Rock Hewn Grave is Named ‘Tomb of the Athlete’ due to Novel Grave Goods
An intact tomb containing what seems to be a family has been found in Rome during a construction project. Its unusual contents will provide insight into Roman burial rites and also the environment in the 4th century BC. This find came about because of sheer good luck and it was a surprise to all involved.
Death and Burials in the Roman World
Romans took burials very seriously and they regarded the funeral as very important for the transition of the deceased from life to death. They believed in an afterlife and that the spirits of the departed descended into the underworld. The dead were accorded respect by the family and the community. Graves were regularly visited, and offerings of food and drink were made to the deceased.
The Tomb of the Athlete emphasizes how Romans took burials very seriously. (La Repubblica)
The Tomb of the Athlete
The tomb was discovered by chance during the construction of an aqueduct in a suburb east of Rome reports the New York Times. While digging, an earthmover unearthed what looked like a tomb. An archaeologist was on hand – a legal requirement at every major construction project in Italy. To his great pleasure, he immediately recognized the importance of the find and work was halted on the construction of the aqueduct. Before this discovery, it was believed that the locality was not of any archaeological interest.
While digging, an earthmover unearthed what looked like a tomb. (La Repubblica)
A preliminary investigation by a team led by Stefano Musco, scientific director of the dig, found that the tomb has been dug into volcanic rock. Musco stated that what makes the tomb special is that “it remained intact, and was never violated”, reports The New York Times. If the earthmover had dug a few inches to the side, the tomb would have remained undiscovered.
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The tomb contained the remains of four people - three men and a woman - who were most likely related. It had many funerary wares, including black-glazed pottery, such as dishes and jars of the highest quality. This would seem to indicate that those buried in the tomb were from a high social status. The dishes held many bones of domesticated animals, such as goats, that may have been interred with the dead as offerings.
The find, according to the ANSA website, has been called “the Tomb of the Athlete” because of the discovery of two bronze strigils, which were used to scrape the sweat off athletes’ bodies after exercise in antiquity. However, it is probable that the males whose remains were uncovered were not athletes as they were over 35, which was considered old at that time.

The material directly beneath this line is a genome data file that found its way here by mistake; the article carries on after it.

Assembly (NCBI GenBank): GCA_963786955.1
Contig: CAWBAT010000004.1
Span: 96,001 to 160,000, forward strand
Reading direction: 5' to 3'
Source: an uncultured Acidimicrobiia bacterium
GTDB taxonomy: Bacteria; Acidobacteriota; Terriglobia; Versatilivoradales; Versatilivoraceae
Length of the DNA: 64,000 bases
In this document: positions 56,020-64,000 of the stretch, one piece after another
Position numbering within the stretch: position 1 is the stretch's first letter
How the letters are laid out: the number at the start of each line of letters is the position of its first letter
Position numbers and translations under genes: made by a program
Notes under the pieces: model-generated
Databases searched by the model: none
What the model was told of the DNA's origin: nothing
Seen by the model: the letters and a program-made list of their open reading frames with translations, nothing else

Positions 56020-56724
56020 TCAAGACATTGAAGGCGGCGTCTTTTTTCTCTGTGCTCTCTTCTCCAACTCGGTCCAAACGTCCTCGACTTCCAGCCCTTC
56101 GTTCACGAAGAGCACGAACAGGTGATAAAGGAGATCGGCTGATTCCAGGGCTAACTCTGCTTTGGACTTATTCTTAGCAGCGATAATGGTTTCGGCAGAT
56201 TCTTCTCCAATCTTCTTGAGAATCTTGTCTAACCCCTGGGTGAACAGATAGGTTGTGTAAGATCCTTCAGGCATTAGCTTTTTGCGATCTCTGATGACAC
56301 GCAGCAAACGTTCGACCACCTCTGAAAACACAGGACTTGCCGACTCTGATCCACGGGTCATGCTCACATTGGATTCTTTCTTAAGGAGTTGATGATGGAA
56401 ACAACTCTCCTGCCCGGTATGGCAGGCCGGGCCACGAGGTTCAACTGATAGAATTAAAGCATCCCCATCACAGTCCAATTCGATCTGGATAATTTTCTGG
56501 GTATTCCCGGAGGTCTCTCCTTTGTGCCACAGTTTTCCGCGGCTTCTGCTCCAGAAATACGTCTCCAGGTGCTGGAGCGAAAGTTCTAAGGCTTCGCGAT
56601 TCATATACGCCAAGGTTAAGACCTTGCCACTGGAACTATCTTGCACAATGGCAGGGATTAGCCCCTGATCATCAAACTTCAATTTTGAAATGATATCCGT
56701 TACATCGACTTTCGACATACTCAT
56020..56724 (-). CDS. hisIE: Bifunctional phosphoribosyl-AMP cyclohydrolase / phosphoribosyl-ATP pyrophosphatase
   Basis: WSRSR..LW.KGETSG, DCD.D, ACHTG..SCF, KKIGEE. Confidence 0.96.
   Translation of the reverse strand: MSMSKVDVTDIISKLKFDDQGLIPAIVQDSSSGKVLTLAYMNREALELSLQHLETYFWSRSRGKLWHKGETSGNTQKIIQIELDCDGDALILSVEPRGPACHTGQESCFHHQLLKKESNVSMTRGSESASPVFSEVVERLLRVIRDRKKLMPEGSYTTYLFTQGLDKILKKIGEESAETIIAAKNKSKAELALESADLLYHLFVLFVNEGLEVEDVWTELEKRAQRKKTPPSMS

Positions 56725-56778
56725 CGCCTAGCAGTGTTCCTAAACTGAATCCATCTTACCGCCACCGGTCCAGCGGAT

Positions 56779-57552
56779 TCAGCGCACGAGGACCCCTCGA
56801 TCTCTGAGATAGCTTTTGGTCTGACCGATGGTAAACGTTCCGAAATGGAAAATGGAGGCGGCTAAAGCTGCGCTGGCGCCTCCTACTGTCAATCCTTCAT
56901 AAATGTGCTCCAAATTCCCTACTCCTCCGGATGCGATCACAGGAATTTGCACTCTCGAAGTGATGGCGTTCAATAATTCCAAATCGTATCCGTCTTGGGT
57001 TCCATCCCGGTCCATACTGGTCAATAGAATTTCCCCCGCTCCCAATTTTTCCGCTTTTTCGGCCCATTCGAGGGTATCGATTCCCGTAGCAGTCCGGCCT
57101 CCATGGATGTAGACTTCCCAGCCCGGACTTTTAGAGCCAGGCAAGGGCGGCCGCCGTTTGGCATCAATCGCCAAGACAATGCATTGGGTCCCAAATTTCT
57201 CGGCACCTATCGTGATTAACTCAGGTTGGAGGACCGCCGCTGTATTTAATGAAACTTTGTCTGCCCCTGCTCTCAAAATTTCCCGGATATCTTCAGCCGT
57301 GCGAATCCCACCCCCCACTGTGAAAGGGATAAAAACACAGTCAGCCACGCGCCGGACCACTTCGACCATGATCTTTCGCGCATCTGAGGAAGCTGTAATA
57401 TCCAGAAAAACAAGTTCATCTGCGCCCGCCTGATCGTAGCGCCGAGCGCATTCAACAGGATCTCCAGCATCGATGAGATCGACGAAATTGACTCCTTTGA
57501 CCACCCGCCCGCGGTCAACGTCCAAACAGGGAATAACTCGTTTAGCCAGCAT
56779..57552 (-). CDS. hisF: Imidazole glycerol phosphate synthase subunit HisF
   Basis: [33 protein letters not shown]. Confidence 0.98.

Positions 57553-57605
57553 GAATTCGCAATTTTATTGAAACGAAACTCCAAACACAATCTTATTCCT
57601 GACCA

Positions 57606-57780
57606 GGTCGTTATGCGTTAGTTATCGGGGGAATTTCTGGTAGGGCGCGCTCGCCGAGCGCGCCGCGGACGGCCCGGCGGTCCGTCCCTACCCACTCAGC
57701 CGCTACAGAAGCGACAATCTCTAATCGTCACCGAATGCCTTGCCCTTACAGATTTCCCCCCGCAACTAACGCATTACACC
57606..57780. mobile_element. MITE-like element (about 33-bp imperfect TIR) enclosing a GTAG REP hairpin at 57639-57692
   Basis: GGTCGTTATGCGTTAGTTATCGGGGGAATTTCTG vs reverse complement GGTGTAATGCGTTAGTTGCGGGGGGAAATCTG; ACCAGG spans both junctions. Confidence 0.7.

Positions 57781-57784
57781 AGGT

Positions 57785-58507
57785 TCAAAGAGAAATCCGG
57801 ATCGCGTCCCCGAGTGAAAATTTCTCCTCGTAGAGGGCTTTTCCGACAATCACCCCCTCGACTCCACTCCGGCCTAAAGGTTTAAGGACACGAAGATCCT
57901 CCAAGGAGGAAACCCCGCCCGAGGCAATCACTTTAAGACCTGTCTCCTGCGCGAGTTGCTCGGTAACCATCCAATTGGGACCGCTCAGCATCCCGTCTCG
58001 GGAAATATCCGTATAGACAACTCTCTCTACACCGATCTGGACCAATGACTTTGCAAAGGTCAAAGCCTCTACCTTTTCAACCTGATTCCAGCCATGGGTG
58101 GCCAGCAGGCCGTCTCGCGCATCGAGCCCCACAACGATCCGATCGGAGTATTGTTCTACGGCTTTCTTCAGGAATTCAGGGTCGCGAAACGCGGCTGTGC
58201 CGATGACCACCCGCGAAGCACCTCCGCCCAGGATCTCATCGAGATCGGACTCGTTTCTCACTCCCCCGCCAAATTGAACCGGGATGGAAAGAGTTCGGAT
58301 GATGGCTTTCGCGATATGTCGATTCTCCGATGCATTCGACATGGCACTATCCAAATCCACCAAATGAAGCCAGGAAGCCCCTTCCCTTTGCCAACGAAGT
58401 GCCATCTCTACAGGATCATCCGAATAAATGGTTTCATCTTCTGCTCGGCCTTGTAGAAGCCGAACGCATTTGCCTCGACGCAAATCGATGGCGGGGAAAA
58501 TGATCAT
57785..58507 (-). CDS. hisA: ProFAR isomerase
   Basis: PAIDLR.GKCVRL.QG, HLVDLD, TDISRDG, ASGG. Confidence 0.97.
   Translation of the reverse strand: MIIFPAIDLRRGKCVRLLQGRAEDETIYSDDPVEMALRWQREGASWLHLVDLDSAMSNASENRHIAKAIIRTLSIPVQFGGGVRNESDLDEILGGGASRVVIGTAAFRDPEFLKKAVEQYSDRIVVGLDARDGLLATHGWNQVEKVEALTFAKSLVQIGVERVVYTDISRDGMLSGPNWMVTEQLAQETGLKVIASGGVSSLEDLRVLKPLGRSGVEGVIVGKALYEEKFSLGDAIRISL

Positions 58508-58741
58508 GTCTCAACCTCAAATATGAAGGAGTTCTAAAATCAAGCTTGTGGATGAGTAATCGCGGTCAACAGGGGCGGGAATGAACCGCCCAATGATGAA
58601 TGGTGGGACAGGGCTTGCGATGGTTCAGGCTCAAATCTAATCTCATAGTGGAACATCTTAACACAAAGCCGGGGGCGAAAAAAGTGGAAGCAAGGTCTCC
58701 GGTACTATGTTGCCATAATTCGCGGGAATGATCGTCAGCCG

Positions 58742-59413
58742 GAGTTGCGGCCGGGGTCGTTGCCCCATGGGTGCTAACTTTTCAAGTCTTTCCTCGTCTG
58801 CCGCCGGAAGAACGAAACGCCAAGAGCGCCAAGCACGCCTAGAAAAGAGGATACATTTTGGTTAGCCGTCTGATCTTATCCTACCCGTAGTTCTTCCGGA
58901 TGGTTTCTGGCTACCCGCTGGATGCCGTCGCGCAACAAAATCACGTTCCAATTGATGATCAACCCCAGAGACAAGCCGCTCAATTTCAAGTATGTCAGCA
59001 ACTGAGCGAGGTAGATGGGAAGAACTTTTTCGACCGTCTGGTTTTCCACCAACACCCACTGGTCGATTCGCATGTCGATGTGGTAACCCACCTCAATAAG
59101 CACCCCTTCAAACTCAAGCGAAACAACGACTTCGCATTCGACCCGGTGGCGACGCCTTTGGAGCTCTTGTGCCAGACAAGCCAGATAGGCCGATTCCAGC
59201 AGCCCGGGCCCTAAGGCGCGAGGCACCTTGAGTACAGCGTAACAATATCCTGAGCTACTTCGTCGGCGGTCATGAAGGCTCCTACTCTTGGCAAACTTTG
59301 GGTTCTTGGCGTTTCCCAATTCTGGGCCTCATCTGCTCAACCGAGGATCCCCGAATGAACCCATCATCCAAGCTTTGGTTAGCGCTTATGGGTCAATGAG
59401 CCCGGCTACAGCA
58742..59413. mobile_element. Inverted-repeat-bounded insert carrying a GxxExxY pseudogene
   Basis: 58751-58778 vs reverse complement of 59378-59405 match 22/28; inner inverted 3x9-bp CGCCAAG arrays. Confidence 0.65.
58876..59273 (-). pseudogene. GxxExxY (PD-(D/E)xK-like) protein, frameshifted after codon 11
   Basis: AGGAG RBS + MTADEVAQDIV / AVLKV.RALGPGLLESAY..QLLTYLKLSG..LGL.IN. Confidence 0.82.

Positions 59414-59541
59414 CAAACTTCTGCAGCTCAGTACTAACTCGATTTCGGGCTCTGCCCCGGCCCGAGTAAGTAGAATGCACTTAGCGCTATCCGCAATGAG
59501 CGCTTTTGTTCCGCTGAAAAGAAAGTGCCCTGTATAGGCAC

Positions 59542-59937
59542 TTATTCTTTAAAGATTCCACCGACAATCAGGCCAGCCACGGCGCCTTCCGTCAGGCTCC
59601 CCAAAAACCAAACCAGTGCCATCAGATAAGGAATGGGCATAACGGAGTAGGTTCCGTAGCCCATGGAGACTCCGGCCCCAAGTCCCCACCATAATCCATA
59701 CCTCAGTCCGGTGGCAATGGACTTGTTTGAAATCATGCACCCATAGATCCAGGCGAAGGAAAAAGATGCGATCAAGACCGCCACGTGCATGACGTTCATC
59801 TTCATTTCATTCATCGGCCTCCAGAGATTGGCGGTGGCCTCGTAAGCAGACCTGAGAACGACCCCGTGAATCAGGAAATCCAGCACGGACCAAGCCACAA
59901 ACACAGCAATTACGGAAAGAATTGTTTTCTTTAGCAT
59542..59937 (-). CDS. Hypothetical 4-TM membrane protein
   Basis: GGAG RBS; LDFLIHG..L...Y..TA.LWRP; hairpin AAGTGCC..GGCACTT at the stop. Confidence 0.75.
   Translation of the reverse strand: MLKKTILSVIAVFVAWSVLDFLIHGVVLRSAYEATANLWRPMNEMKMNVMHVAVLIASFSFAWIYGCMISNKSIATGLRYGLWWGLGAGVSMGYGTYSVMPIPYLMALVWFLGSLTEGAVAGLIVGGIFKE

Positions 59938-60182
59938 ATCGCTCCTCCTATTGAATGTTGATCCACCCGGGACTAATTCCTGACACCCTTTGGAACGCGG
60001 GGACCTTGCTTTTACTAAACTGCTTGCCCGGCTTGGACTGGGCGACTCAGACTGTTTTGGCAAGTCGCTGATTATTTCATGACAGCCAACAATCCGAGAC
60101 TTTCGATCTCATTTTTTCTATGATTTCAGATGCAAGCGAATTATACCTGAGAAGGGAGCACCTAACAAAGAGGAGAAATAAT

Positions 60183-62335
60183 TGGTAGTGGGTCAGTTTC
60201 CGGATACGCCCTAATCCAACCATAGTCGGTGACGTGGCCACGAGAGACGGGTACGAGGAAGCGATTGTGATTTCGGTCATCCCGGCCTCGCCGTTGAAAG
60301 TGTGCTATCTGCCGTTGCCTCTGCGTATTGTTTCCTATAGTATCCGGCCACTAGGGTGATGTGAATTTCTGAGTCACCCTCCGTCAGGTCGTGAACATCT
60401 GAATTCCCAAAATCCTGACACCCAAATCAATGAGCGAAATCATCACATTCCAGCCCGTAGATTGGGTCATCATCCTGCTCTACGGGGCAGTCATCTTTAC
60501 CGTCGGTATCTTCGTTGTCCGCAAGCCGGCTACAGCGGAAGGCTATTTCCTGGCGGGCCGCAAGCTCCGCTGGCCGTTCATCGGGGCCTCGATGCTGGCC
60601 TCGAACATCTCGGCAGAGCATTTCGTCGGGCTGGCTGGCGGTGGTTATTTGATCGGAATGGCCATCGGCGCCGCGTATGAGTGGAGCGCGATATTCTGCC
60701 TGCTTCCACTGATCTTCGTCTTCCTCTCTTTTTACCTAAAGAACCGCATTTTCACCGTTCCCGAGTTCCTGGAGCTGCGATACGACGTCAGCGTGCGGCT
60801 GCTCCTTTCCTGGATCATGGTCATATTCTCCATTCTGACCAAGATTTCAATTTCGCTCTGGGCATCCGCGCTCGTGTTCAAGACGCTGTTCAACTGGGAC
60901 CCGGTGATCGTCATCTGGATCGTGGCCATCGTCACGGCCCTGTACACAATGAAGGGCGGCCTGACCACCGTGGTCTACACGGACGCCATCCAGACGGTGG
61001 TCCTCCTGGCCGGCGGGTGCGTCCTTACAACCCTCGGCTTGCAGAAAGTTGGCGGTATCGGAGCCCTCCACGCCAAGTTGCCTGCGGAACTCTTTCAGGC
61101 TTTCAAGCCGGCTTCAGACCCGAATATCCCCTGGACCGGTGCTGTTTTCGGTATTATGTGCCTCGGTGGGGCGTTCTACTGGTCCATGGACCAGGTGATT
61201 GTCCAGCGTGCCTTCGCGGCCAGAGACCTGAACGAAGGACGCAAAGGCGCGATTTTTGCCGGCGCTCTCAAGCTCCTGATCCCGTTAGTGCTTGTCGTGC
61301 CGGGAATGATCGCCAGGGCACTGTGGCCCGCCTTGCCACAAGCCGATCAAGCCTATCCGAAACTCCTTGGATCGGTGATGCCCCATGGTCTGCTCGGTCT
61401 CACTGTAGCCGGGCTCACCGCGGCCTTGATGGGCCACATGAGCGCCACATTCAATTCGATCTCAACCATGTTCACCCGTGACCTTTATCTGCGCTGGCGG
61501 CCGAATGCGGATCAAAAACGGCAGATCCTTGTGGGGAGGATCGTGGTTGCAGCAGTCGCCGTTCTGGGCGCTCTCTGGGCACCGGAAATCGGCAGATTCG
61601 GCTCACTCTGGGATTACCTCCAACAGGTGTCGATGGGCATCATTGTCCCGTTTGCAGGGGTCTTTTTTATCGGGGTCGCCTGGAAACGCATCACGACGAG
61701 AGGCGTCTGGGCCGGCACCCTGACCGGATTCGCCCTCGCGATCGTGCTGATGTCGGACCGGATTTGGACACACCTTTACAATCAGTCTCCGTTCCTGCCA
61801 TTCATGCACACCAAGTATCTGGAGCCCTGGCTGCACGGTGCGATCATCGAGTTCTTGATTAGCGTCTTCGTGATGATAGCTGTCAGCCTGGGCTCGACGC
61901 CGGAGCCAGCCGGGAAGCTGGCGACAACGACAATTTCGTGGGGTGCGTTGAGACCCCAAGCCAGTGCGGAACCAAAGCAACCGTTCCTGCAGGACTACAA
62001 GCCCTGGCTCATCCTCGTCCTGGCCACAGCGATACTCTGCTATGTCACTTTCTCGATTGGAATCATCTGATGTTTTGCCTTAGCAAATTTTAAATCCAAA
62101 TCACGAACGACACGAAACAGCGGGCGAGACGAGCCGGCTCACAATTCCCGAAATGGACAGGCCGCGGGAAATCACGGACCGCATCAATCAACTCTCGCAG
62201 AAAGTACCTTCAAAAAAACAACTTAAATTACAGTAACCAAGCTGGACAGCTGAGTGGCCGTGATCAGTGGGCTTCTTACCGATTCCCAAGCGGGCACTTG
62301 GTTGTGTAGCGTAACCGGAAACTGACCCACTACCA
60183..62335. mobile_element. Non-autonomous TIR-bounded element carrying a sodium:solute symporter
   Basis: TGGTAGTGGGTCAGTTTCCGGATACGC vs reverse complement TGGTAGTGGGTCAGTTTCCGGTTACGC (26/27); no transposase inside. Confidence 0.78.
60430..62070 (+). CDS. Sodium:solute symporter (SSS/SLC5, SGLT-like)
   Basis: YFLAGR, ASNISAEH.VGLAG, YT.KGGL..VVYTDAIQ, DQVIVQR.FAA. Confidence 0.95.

‘Roman athletes’ (circa 1640) by Aniello Falcone. (Public Domain)
The discovery of a coin found alongside a skeleton has allowed the tomb to be dated. The head of the Goddess Minerva on one side of the coin allowed experts to confidently date the tomb to between 335- 312 BC.
The archaeologists have begun to remove the remains and the wares, and they are being sent to a laboratory in Rome. DNA testing can help us to understand the remains and their relationship to each other.
The tomb contained the remains of four people, three men and a woman, who were most likely related. (La Repubblica)
Perhaps the most important discovery was the ancient pollen and plants that were found in the tomb sealed away from the world for millennia. These samples will be used to understand the environment in Rome in the 4th century BC and offer insights into burial customs from the period.
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The remarkable find is being mapped with a laser scanner, which means that it can be intensively studied later. Once the tomb has been emptied it will be sealed over again. The construction of the aqueduct resumed in other areas, but the project team is taking much care to ensure that they identify any other tombs or finds.
The discoveries at the ‘Tomb of the Athletes’ will be investigated for many years to come. They will be used to reconstruct the funerary rites and rituals of 4th century BC Rome but also something about the people of the time, how they lived and died. This, together with the plant samples, can help experts to have a better understanding of Roman society, its beliefs, and even its environment.
Some of the funerary wares found in a chamber tomb near Rome. (Romano D'Agostino, Special Superintendence for Rome)
Top Image: Skeletal remains and grave goods found in the ‘Tomb of the Athlete.’ Source: La Repubblica
By Ed Whelan